“I enjoy being pen pals.  I wish I saw more of her,” Wallace said. “She’s always friendly and happy to see me, and her father comes with her and he’s happy and friendly, too. We’ve been writing back and forth for about a year.  It’s nice for her and me, too.”

David Plourde, 59, of Lakeport, is Cassandra Prescott’s father, and the troop’s co-leader.  Plourde was in scouts as a boy, and agreed to help his daughter when she could find no one else to step up. Five years later, he’s a convert. What started as a community service project for local scouts has become a valuable piece in Plourde’s life as well. 

“It was a learning curve for all of us. Some of the pen pals passed on. The kids had to learn to deal with that.  But the kids handled it well. And the residents love the heck out of them,” said Plourde.

“It’s really cool to see those faces light up when they see those kids and start to talk to them,” said Plourde. “Watching these kids learn to interact and look forward to seeing their pen pals has been something. They care about them. These are people they’ve never known, and they built a relationship. You watch their eyes light up when they start talking and playing games with them.”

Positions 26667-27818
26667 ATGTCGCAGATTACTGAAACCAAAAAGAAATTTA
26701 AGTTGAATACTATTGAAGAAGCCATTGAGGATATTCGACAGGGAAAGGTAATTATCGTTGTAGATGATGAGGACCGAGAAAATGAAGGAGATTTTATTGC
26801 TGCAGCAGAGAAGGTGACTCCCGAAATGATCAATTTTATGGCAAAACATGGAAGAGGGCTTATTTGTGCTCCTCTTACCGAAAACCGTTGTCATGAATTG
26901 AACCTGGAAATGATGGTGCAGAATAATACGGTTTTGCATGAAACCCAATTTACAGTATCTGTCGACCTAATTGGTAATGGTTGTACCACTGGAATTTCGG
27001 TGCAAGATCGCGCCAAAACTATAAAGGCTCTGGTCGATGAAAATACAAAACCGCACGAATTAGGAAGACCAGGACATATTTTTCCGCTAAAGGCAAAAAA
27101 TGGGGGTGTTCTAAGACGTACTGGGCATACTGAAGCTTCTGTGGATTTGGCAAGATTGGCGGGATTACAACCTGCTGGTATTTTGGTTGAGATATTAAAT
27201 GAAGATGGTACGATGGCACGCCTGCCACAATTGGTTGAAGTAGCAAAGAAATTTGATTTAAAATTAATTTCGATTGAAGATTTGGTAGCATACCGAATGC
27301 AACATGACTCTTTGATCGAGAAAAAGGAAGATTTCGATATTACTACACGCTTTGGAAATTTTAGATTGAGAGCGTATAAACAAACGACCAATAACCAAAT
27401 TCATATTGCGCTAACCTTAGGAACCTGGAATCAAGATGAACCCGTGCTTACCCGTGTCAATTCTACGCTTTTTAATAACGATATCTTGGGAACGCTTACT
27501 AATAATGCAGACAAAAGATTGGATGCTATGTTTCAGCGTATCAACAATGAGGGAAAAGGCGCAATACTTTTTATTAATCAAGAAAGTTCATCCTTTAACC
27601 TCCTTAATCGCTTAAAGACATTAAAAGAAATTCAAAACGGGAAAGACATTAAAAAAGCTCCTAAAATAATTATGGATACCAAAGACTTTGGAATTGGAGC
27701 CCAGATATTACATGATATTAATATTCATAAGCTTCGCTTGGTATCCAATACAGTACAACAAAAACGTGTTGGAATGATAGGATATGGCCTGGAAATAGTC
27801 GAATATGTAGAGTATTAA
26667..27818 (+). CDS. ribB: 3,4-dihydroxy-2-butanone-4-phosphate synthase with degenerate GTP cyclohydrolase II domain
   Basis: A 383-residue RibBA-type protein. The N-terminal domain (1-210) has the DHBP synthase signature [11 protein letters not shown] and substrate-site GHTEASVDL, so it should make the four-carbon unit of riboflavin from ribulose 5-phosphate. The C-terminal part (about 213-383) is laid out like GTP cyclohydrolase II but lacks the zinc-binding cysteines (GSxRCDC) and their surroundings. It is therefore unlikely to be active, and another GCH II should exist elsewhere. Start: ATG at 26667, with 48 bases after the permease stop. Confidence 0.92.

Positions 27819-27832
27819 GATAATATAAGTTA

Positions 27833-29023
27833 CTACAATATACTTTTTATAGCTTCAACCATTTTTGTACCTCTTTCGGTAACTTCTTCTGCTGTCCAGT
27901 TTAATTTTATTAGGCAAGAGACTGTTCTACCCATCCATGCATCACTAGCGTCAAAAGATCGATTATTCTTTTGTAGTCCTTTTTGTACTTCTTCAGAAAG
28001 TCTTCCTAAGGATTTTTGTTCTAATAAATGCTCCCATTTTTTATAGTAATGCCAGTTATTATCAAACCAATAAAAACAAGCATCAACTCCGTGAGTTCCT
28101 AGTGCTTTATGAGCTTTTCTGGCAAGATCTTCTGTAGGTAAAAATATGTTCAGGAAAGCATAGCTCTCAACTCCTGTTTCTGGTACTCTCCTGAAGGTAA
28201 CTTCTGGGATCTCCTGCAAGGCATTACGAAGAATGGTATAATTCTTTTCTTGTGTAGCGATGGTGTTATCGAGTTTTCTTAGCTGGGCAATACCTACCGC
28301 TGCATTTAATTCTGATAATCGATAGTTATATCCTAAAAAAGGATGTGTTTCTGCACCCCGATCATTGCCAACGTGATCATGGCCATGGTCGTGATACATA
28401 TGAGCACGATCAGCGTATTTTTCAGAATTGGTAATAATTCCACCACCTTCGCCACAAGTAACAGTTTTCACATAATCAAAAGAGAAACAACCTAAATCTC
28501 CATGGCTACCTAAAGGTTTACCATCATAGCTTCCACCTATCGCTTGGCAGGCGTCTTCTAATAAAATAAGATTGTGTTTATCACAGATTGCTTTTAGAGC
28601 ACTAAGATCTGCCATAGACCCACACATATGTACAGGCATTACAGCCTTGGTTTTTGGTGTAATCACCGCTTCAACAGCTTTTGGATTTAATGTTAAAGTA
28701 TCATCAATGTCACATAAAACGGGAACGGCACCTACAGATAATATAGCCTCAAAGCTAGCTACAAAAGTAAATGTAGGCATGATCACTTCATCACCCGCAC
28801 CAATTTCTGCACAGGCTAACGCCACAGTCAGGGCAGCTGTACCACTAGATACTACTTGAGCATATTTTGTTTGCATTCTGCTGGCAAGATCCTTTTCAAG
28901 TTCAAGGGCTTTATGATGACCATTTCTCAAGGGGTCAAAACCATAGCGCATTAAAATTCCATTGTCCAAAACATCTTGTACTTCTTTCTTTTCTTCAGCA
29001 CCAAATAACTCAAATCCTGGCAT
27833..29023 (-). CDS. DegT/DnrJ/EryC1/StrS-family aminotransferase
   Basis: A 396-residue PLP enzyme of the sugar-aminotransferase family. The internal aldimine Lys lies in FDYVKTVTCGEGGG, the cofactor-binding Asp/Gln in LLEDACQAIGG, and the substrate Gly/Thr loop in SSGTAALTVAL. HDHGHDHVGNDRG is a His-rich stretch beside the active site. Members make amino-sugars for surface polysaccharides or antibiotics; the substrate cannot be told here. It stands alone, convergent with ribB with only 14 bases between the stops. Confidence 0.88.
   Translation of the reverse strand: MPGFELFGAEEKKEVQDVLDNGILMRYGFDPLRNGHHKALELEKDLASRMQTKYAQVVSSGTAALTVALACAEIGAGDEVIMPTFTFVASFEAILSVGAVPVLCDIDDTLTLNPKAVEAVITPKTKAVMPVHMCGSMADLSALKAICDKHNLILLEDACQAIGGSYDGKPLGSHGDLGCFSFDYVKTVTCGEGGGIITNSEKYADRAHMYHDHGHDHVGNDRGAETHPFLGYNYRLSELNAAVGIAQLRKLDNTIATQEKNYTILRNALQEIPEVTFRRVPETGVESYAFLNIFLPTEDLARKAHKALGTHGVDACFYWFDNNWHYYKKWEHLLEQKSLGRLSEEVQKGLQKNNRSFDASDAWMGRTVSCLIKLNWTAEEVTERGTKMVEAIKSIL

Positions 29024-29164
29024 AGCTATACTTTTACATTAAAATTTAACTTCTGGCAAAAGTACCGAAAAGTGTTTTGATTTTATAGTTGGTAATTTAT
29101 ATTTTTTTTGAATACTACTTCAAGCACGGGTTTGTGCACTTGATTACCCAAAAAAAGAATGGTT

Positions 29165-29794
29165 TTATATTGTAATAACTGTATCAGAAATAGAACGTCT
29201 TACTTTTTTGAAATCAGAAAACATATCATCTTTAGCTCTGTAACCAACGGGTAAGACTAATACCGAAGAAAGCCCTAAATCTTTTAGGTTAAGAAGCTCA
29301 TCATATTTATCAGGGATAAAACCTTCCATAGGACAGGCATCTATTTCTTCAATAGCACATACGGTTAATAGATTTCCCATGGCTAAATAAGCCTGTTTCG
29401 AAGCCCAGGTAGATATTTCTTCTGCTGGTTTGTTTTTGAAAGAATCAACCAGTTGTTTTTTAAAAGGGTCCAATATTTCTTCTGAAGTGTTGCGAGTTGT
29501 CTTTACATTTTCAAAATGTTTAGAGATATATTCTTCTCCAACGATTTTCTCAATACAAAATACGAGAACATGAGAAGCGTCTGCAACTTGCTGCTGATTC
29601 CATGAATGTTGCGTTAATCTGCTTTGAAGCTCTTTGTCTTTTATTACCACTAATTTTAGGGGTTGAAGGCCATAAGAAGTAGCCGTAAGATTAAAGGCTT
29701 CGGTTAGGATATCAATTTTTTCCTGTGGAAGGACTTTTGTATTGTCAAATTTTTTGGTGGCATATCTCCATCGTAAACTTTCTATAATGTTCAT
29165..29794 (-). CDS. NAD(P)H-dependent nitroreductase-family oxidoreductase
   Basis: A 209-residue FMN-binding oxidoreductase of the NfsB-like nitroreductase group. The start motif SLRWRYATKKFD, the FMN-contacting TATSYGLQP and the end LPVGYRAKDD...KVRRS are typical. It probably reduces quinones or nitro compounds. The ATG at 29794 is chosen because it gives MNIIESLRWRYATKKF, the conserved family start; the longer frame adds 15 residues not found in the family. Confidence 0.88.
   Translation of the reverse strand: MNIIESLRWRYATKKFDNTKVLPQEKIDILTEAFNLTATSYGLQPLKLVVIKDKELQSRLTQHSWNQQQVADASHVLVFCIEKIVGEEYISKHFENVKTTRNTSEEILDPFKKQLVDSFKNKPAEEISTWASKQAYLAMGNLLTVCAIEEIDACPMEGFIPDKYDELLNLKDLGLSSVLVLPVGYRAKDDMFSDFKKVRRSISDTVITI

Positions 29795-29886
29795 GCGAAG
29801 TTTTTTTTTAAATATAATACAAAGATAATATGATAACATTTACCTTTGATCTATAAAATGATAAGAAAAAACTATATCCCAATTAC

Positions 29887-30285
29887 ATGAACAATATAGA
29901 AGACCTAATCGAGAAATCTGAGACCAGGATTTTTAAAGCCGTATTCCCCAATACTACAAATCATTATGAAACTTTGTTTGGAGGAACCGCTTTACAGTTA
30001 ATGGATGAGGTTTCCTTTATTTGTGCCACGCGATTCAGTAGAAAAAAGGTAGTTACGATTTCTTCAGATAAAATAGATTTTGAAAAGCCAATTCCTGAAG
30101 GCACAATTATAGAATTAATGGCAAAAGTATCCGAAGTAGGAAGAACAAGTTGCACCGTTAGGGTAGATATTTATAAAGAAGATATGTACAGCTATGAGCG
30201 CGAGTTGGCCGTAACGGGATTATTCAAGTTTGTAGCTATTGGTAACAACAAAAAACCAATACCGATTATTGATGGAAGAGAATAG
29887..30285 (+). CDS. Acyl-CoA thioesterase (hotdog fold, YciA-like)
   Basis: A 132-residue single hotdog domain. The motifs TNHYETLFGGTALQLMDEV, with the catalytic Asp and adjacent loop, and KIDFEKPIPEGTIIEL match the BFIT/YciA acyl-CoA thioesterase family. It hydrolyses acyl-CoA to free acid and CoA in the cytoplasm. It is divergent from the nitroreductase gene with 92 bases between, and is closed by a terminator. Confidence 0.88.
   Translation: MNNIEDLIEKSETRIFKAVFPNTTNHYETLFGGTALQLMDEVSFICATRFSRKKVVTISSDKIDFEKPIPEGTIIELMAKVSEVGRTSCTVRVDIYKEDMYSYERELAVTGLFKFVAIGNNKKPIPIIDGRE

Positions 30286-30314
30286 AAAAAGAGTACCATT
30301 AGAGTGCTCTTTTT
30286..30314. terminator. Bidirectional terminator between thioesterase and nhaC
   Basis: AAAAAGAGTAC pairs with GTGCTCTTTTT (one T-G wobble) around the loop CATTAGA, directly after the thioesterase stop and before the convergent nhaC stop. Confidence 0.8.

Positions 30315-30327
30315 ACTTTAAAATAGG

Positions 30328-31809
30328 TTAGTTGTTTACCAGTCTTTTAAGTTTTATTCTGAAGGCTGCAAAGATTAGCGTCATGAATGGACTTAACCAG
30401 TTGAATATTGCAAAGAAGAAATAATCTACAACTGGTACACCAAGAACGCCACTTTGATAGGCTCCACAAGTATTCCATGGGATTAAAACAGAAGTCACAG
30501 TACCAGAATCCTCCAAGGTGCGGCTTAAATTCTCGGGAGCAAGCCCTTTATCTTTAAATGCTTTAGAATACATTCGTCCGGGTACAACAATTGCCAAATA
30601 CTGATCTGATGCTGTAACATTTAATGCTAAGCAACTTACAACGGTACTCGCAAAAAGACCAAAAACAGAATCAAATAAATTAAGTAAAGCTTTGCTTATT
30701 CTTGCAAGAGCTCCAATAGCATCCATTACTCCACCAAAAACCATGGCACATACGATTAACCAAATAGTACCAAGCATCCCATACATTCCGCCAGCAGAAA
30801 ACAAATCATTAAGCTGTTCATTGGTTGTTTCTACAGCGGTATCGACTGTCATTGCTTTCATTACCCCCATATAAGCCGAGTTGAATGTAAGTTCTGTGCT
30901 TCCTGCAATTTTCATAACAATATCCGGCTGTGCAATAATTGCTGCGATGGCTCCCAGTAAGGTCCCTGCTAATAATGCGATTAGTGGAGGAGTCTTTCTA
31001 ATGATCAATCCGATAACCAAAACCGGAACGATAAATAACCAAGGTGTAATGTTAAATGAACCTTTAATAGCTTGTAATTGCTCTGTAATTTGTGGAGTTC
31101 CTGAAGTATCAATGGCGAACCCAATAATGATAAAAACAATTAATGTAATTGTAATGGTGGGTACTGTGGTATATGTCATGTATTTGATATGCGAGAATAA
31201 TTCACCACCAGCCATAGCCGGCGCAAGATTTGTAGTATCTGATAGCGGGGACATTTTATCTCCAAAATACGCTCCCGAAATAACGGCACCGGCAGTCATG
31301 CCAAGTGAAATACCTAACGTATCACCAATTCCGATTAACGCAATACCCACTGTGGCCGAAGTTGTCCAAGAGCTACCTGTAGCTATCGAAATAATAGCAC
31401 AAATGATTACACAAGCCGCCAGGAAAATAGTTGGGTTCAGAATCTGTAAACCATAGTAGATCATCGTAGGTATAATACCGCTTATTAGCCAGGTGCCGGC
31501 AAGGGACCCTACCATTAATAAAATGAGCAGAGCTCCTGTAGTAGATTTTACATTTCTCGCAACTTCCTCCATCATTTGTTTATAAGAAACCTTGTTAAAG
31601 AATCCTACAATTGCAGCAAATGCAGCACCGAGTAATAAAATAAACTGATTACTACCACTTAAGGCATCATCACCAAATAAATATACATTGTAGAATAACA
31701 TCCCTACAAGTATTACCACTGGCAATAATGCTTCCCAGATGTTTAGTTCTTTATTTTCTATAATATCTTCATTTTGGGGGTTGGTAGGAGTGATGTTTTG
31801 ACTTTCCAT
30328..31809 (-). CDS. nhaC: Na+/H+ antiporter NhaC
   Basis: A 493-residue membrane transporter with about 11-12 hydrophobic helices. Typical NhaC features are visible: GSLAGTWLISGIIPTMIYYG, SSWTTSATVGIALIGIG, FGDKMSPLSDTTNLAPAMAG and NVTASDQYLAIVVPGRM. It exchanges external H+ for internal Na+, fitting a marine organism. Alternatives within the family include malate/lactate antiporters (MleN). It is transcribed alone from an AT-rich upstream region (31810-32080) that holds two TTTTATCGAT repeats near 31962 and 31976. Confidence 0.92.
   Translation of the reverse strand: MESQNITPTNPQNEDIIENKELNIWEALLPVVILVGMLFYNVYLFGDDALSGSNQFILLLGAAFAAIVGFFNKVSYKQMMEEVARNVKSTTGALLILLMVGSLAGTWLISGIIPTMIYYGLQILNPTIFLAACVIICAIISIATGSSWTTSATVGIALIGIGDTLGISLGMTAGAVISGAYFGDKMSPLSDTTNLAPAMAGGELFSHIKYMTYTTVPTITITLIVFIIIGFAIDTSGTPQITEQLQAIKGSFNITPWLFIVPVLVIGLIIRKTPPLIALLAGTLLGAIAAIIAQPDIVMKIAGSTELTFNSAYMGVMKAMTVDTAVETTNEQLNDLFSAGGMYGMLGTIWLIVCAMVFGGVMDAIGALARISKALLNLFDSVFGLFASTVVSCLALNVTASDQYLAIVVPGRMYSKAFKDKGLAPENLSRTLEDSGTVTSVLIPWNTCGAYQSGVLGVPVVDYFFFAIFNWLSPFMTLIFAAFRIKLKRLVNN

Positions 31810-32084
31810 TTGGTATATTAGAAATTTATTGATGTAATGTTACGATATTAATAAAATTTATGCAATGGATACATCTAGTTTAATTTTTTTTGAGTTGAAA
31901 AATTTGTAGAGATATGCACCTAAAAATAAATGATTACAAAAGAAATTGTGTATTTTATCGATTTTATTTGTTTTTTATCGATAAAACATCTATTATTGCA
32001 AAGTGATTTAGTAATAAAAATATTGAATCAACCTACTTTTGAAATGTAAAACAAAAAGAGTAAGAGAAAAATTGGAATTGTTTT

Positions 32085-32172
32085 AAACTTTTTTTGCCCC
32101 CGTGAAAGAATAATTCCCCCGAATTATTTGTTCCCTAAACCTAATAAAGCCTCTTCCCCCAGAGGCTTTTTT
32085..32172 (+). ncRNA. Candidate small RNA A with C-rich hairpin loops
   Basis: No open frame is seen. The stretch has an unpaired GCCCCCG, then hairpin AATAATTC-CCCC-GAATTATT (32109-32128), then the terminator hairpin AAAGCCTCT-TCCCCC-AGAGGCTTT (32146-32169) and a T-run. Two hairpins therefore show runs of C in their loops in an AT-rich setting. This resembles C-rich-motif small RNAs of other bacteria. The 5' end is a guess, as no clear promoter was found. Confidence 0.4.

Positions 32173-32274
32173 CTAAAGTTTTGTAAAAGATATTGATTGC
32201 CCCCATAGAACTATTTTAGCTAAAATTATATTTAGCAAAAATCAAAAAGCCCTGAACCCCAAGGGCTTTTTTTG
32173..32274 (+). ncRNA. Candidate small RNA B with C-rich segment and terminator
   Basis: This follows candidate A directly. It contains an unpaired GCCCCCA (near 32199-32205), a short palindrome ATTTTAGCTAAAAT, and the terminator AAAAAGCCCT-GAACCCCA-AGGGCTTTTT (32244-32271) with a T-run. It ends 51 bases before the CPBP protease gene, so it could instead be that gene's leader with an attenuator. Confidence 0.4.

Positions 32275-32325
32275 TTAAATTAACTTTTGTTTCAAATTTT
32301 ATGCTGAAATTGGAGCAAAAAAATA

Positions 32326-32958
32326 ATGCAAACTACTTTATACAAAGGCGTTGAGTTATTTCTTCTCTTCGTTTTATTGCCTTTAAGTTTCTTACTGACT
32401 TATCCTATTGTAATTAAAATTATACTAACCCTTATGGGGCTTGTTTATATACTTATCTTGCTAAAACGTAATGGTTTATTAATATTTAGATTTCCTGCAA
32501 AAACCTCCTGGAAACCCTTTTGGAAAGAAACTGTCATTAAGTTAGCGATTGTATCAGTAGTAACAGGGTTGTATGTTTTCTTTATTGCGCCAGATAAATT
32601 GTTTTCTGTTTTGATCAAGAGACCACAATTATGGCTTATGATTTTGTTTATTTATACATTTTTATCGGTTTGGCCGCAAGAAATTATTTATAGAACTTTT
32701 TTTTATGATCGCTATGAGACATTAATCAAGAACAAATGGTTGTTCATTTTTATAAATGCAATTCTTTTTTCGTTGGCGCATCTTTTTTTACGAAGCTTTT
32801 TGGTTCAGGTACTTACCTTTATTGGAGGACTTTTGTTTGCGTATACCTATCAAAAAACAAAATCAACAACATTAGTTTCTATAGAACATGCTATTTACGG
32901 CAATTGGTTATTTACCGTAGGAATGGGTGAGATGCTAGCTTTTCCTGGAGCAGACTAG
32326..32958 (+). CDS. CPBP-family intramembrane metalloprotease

“I’ve become pretty fond of it, too,” said Plourde. “It brings you down to a little bit of reality. You live your life and sometimes, this is where you end up. These are some of the people who have been forgotten.”

Among the scouts, the pen pal program has blossomed and the next group is growing into it, he said. “If some kidsdrop out and are busy and can’t show, we have kids who want to go. Just looking at them smiling and hearing the kids talk about it afterwards. They come out of their shells and it’s nice to see. Most of the kids still have their grandparents, and this is the first time some have not been able to visit granny or grampy. The older residents reminisce about when they were kids,” and give the scouts a rare window on what their younger years were like.

Most heartwarming was what happened on a pre-COVID visit, when Plourde’s grandson’s pal didn’t feel well and said she needed to lie down. “Are you OK?” his grandson asked. His concern continued, and days later he wanted to know if he could find out. “Their attachment grew over time,” said Plourde. “It brought me to the fact that people can care, even if it’s not your grandfather or your aunt. People still need someone to care about, and that makes a big difference.”

Plourde said there have been surprising rewards for him, too. The troop is now co-ed, one of the first in the Lakes Region. “Every time (one girl in the scouts) sees me, I get a hug,” he said. “I wouldn’t trade that for the world.”